The new Act extends the reach of liability for bribery into the private sector and introduces four new offences to replace those of the Act’s predecessor, which was based largely on “proving corruption”.
Under the new legislation, organisations will be breaking the law if they are found guilty of active bribery – which involves giving, promising or offering a bribe; passive bribery – which involves requesting, agreeing to receive or accepting a bribe; or bribery of public officials – for which the key will be “intention”.
However the section of the Act that has caused the biggest storm in the business world, provoking the CBI to describe it as “not fit for purpose” when the initial draft guidance was published, is the new corporate offence of failing to prevent bribery within a commercial organisation.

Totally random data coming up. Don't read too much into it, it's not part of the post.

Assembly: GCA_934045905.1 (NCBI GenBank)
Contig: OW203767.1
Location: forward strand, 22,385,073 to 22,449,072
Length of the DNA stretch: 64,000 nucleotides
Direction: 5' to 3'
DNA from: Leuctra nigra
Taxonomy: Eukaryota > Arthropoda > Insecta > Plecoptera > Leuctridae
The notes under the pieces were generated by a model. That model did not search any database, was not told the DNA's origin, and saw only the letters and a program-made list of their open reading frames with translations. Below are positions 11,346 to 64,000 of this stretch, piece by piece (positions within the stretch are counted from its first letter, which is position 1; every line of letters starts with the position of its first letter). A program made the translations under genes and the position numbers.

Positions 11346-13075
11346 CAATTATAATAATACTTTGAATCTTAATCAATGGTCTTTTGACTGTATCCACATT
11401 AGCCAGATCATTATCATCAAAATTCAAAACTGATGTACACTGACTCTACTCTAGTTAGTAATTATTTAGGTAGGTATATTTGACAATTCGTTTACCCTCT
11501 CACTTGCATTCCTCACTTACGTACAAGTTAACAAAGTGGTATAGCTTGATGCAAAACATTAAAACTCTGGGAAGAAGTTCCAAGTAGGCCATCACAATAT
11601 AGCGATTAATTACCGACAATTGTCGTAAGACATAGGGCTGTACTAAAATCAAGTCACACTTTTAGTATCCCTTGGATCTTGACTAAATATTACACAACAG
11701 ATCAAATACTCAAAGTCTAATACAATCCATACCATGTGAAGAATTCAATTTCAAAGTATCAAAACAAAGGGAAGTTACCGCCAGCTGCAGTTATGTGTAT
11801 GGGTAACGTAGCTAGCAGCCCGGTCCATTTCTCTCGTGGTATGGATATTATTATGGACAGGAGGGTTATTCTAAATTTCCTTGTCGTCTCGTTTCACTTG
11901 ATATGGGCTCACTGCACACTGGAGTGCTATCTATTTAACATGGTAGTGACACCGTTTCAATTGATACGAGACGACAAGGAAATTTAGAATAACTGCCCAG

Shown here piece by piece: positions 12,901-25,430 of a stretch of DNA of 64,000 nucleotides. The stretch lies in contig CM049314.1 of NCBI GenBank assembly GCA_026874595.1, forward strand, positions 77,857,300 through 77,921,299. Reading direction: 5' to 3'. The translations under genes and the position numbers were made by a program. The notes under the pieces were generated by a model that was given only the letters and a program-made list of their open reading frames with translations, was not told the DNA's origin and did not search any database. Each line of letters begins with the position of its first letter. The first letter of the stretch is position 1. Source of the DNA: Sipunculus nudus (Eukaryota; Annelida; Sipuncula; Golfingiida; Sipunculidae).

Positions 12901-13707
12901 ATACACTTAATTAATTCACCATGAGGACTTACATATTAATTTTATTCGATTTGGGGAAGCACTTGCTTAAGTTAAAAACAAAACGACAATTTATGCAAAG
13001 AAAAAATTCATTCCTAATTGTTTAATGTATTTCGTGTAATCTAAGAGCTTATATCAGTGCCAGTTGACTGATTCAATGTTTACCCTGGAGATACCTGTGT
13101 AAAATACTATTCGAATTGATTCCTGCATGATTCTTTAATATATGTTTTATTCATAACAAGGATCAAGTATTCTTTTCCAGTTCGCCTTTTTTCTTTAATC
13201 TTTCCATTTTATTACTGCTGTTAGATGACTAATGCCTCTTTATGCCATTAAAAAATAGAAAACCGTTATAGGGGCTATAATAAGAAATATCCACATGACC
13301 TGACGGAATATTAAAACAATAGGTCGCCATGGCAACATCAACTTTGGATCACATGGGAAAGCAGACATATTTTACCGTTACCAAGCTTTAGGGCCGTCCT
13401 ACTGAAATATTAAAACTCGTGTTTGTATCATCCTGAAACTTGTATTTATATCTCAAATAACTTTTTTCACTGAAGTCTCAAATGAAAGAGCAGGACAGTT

Under existing law a company is likely to be guilty of a bribery offence only if very senior management is involved. Under the Bribery Act’s new corporate criminal offence, the company may be guilty even if no one within the business knew of the bribery.
The company’s defence is limited to showing that it had “adequate procedures” in place to prevent bribery. This effectively creates an obligation on companies to ensure that their anti-corruption procedures are sufficiently robust to stop any employees, agents (or other third parties acting on the firm’s behalf) from committing bribery.
Sanctions for failure to comply include a prison sentence of up to ten years, unlimited fines and personal liability for company directors. Prudent managers should therefore take a careful look at their anti-bribery policies now to ensure that they avoid falling foul of the Act.